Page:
No serious AEs have been associated with the use of patiromer. In clinical trials, GI disturbances, such as constipation, diarrhea, nausea, vomiting, and flatulence, were the most common acute AEs.48,49 Constipation and diarrhea were also the most common chronic AEs, occurring in 4.6% and 2.7% of patients, respectively.52 Moreover, patiromer was associated with worsening of hypertension or CKD, hypoglycemia, hypokalemia (i.e., serum potassium levels of less than 3.5 mEq/L), and hypomagnesemia. After treatment with patiromer, patients should be monitored for the return of elevated serum potassium levels.52
Patiromer’s prescribing information includes a boxed warning advising the administration of other oral medications at least six hours before or six hours after administration of patiromer.45In vitro, 28 drugs were tested and half of them showed greater than 30% binding with patiromer. Greater than 50% binding was demonstrated with amlodipine, cinacalcet, ciprofloxacin, levothyroxine, quinidine, thiamine, and trimethoprim, while 30% to 50% binding was demonstrated with clopidogrel, furosemide, lithium, metformin, metoprolol, verapamil, and warfarin. Due to concerns of drug interactions with untested, concomitantly administered medications, the FDA determined that six hours was a sufficient time period for separation of administration.53
Weir et al. (OPAL-HK)
A two-part, single-blind, phase 3 study (the OPAL-HK trial) was conducted to evaluate the safety and efficacy of patiromer in 237 patients with stage-3 or stage-4 CKD (i.e., eGFR of 15 to less than 60 mL/min/1.73 m2) and hyperkalemia who were receiving RAAS inhibitors.48 In this study’s initial phase, the patients were randomly assigned to receive either 4.2 g or 8.4 g of patiromer twice daily, depending on the severity of their hyperkalemia. Dosage adjustments were allowed. After four weeks, 107 patients whose potassium levels were in the target range were randomly assigned to continue treatment with patiromer or to receive placebo for another eight weeks.
After the initial four weeks of patiromer treatment, the mean reduction from baseline in serum potassium levels was 1.01 mEq/L (P < 0.001). Serum potassium levels within the target range were achieved by 76% of the patients during this phase. Four weeks after rerandomization to patiromer (n = 55) or placebo (n = 52), the median changes in serum potassium levels were 0.72 mEq/L for placebo and 0 mEq/L for patiromer. A recurrence of hyperkalemia occurred in 15% of the patiromer group compared with 60% of placebo group through week 8 (P < 0.001).48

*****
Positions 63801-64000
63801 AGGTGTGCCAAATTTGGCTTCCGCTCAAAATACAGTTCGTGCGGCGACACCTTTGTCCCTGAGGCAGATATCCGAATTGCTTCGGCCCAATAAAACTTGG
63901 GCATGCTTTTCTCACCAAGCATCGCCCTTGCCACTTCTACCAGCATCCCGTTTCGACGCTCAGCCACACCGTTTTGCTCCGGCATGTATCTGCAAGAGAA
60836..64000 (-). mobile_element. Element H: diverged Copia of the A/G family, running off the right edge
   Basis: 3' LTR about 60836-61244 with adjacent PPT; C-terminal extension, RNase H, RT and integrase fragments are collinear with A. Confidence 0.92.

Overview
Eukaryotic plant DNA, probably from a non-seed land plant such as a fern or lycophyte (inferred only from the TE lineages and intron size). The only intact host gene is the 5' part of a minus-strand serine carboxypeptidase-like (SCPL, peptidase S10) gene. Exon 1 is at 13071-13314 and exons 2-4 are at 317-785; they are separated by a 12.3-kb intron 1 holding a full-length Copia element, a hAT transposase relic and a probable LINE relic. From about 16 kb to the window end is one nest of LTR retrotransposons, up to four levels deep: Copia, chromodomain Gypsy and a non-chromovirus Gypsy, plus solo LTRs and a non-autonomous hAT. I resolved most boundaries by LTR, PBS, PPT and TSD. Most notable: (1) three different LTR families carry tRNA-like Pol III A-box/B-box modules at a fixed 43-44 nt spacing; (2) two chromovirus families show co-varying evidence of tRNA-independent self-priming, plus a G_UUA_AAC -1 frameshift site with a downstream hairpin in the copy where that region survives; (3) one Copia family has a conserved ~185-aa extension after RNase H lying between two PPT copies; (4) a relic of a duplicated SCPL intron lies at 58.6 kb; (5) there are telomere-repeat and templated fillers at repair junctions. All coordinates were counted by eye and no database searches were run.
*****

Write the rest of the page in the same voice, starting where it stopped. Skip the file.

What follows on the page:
Pitt et al. (PEARL-HF)
The phase 2b, randomized, placebo-controlled, double-blind PEARL-HF (Multicenter, Randomized, Double-Blind, Placebo-Controlled, Multiple-Dose to Evaluate the Effects of RLY5016 in Heart Failure Patients) trial was conducted to evaluate the safety and efficacy of patiromer in 104 heart failure patients receiving standard therapy and spironolactone.49 The patients were randomly assigned to treatment with either patiromer (15 g) twice daily (n = 55) or placebo twice daily (n = 49) for four weeks. The patients treated with patiromer demonstrated a mean reduction in serum potassium levels of 0.45 mEq/L (P < 0.001) compared with the placebo-treated patients.
Bakris et al. (AMETHYST-DN)
The phase 2, open-label, randomized, dose-ranging AMETHYST-DN (Treatment of Hyperkalemia in Patients With Hypertension and Diabetic Nephropathy) trial was designed to evaluate the long-term safety and efficacy of patiromer in 306 outpatients with hyperkalemia, hypertension, and type-2 diabetes (eGFR: 15 to less than 60 mL/min/1.73 m2 and serum potassium level greater than 5.0 mEq/L).54 The patients were randomly assigned to receive 4.2 g (n = 74), 8.4 g (n = 74), or 12.6 g (n = 74) of patiromer twice daily for mild hyperkalemia (defined as a serum potassium level of 5.0 to 5.5 mEq/L), or 8.4 g (n = 26), 12.6 g (n = 28), or 16.8 g (n = 30) of patiromer twice daily for moderate hyperkalemia (defined as a serum potassium level of 5.5 to 5.9 mEq/L). All of the patients received RAAS inhibitors during the study.
The primary efficacy endpoint was the mean change in the serum potassium level from baseline to week 4 or before the initiation of dose titration. The mean reductions in serum potassium from baseline to week 4 for patients with mild hyperkalemia were 0.35 mEq/L, 0.51 mEq/L, and 0.55 mEq/L in the patients receiving 4.2 g, 8.4 g, and 12.6 g of patiromer, respectively. In patients with moderate hyperkalemia, the corresponding mean reductions in serum potassium were 0.87 mEq/L, 0.97 mEq/L, and 0.92 mEq/L. From week 4 through week 52, statistically significant mean decreases in serum potassium levels were observed at each monthly time-point in patients with mild or moderate hyperkalemia.54